Several of you have written asking me to revisit the subject of nutrigenomics, which is the attempt to use genetic testing as a way to steer dietary recommendations.

Nutrition Diva listener Brad writes:

You did an episode on DNA-based diets in 2012 (episode 203). I know the genetics field is changing very quickly and I was hoping you could revisit this subject. Some of the companies who do the testing also sell specific supplements based on your results, which seems a little suspcious. What is the state of the art?

Another listener, Dizz, wrote:   

I keep seeing these DNA testing companies on social media. They claim to have studies on their website supporting their results. I haven’t actually done the test, but I read a sample report and it seemed like the recommendations (like eat a high fiber diet) were just common sense and would apply to everyone. Can you hang your hat on these tests?

If you've been wondering whether DNA testing can help you zero in on the best diet, there's new research out that I think you’ll find quite interesting.

No Single Diet Works Best for Everyone

Since the sequencing of the human gemone, there's been a lot of interest in nutrigenomics. It’s long been clear that we don’t all respond the same way to the same dietary interventions. Some people do really well on a higher fat diet. Others develop high triglycerides or cholesterol on the same diet. Some people lose more weight when they reduce carbs. Others lose more weight when they increase complex carbs and reduce fat.  

If these differences are genetic, maybe we could skip some of the trial-and-error and zero in on the best approach for each unique individual based on their DNA.

Now that inexpensive mail-order genetic testing is available, companies have started selling personalized nutrition programs that are supposedly based on your DNA. When I talked about this back in 2012, we didn't have any research to show that these DNA-driven diets are any more effective or valid than standard dietary recommendations. We also didn't have evidence that DNA-driven supplement regimens prevent disease. 

Last year, a team of researchers from Kings College in London and Harvard Medical School launched an ambitious research project, called the PREDICT study, to figure out what factors determine an individual’s unique response to food. The study included 700 identical twins along with 400 non-twins. It evaluated, among other things, the rise and fall in blood sugar and blood fats after eating various kinds of food. These responses could shed light on which diets would be most effective in preventing diabetes or heart disease for a given individual.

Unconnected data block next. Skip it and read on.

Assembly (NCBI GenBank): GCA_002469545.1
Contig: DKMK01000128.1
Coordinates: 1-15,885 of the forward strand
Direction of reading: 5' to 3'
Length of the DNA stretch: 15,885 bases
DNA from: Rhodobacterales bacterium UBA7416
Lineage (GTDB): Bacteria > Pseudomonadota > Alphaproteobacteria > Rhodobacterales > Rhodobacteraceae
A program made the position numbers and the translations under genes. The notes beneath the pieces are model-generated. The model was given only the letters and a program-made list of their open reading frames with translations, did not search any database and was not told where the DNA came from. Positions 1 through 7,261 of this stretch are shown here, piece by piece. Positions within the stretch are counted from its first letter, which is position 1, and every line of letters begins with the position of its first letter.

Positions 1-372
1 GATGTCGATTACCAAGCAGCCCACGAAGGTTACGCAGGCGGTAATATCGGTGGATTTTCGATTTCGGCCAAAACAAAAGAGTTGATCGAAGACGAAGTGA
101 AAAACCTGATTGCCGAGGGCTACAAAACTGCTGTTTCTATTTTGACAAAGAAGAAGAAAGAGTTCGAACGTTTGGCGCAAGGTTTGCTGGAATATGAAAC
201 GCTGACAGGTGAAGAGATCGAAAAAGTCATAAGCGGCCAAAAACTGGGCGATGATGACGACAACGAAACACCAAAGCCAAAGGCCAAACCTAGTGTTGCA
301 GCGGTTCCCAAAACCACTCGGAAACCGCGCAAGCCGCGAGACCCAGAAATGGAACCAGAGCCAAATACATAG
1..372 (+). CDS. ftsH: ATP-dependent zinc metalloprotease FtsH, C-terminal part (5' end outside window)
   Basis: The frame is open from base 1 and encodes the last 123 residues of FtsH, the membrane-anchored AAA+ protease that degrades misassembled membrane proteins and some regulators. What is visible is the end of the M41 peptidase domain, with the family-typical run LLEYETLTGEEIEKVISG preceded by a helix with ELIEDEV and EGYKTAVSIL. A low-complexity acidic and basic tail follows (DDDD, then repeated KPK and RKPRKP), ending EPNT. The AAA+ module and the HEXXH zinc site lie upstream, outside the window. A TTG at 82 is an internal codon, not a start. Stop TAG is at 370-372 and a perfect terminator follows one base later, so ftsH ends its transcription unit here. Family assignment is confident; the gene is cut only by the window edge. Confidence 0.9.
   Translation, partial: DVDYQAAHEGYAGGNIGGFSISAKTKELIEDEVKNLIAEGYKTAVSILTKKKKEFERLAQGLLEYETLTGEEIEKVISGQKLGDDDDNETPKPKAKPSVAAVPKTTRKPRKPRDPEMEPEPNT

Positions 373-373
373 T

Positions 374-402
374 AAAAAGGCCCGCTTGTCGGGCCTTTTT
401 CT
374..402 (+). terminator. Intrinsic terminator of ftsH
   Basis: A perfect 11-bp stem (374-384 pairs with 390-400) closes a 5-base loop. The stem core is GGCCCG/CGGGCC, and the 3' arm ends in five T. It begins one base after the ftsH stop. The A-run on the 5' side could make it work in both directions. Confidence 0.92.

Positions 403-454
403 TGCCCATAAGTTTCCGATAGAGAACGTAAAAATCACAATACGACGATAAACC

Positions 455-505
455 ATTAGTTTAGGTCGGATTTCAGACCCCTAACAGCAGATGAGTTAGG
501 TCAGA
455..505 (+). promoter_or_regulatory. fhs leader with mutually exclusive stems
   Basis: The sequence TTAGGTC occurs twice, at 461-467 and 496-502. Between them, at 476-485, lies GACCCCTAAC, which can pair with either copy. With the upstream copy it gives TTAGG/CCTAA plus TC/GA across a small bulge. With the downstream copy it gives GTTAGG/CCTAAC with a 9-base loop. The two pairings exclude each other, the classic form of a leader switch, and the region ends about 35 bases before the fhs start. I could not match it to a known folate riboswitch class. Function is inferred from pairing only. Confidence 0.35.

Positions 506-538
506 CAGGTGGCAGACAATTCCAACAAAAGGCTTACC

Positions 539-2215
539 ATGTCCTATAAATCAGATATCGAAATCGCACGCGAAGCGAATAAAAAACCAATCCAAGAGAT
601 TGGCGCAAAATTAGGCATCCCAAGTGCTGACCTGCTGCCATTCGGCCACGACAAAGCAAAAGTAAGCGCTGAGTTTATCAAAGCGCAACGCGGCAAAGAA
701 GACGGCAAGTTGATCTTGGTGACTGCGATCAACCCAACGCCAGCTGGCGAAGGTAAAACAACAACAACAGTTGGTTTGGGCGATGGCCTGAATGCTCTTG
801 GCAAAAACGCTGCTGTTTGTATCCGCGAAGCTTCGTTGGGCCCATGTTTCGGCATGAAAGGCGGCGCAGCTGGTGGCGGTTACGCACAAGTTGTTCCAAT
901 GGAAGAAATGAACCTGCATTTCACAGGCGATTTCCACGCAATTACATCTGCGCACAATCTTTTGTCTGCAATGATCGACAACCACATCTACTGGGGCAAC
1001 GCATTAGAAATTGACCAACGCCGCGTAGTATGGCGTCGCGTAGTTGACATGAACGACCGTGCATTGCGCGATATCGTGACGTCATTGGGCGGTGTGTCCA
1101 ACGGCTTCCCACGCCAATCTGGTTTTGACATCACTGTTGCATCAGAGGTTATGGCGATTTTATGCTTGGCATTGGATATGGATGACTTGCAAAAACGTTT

Do Our Genes Determine Our Response to Diet?

Preliminary results from the PREDICT study, which were presented at the 2019 meeting of the American Society of Nutrition, confirm what we’ve already observed: Different people respond very differently to the same dietary inputs. There is no one dietary approach that’s going to work best for everyone. 

If these differences are genetically driven, then we would expect the identical twins to respond similarly. But they didn’t. Genetics appeared to account for less than a third of the subjects’ insulin and triglyceride responses. The specific ratio of fats and carbohydrates in the diet were also not strongly predictive. Other factors, such as sleep habits, exercise, stress, and gut microbes appeared to play a much bigger role in our individual responses to diet.

This is bad news for companies who are selling DNA-based diets. But it’s good news for you and me. We can’t change our genes. But we can change how much we sleep, how we manage stress, and how much we exercise. We can even influence our gut microbes.

Eat Your Vegetables (No Matter What Your Genotype)

On the one hand, the principle components of a healthy diet and lifestyle are pretty universal. Everyone is going to benefit from eating more whole foods, avoiding excessive sugar, alcohol, and processed food, getting enough sleep, and moving their bodies.

On the other hand, the more I can help you tailor your diet and habits to fit your individual needs, preferences, and lifestyle, the better and more sustainable your results will be.

So, I’m not arguing against personalized nutrition, I’m just saying that, at present, it doesn’t look like DNA testing is the most useful approach. Our best tool is still to observe how your body responds to a given approach and adjust based on your results.

I have a good friend who has a genetic predisposition to diabetes. DNA testing would probably advise him to follow a low carb diet, which he did for many years. During that time his blood sugar rose steadily until his doctor threatened to put him on blood-sugar-lowering medications. Instead, he decided to try something different. For him, it turned out that a plant-based diet (which is much higher in carbohydrates) was much more effective in controlling his weight and his blood sugar.  

Your doctor can monitor things like your cholesterol and blood sugar levels. But between visits, you have access to a lot of other information. Is your weight trending up, down, or staying steady? How are your hunger levels, energy, and stamina? If you’re not happy with the status quo, make some changes and observe what happens. No DNA testing required.

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